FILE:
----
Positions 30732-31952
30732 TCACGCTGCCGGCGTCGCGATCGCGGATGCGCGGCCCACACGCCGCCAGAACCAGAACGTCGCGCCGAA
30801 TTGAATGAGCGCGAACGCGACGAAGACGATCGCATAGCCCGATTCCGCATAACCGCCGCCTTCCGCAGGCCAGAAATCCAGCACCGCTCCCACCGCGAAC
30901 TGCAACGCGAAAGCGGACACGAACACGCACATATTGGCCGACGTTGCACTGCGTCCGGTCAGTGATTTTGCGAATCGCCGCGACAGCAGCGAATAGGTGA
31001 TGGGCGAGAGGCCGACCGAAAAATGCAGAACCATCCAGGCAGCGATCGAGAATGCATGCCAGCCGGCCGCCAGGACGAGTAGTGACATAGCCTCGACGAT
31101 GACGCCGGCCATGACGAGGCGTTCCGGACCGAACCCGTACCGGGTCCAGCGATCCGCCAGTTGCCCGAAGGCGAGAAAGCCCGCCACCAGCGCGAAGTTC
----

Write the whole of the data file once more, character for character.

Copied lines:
Positions 30732-31952
30732 TCACGCTGCCGGCGTCGCGATCGCGGATGCGCGGCCCACACGCCGCCAGAACCAGAACGTCGCGCCGAA
30801 TTGAATGAGCGCGAACGCGACGAAGACGATCGCATAGCCCGATTCCGCATAACCGCCGCCTTCCGCAGGCCAGAAATCCAGCACCGCTCCCACCGCGAAC
30901 TGCAACGCGAAAGCGGACACGAACACGCACATATTGGCCGACGTTGCACTGCGTCCGGTCAGTGATTTTGCGAATCGCCGCGACAGCAGCGAATAGGTGA
31001 TGGGCGAGAGGCCGACCGAAAAATGCAGAACCATCCAGGCAGCGATCGAGAATGCATGCCAGCCGGCCGCCAGGACGAGTAGTGACATAGCCTCGACGAT
31101 GACGCCGGCCATGACGAGGCGTTCCGGACCGAACCCGTACCGGGTCCAGCGATCCGCCAGTTGCCCGAAGGCGAGAAAGCCCGCCACCAGCGCGAAGTTC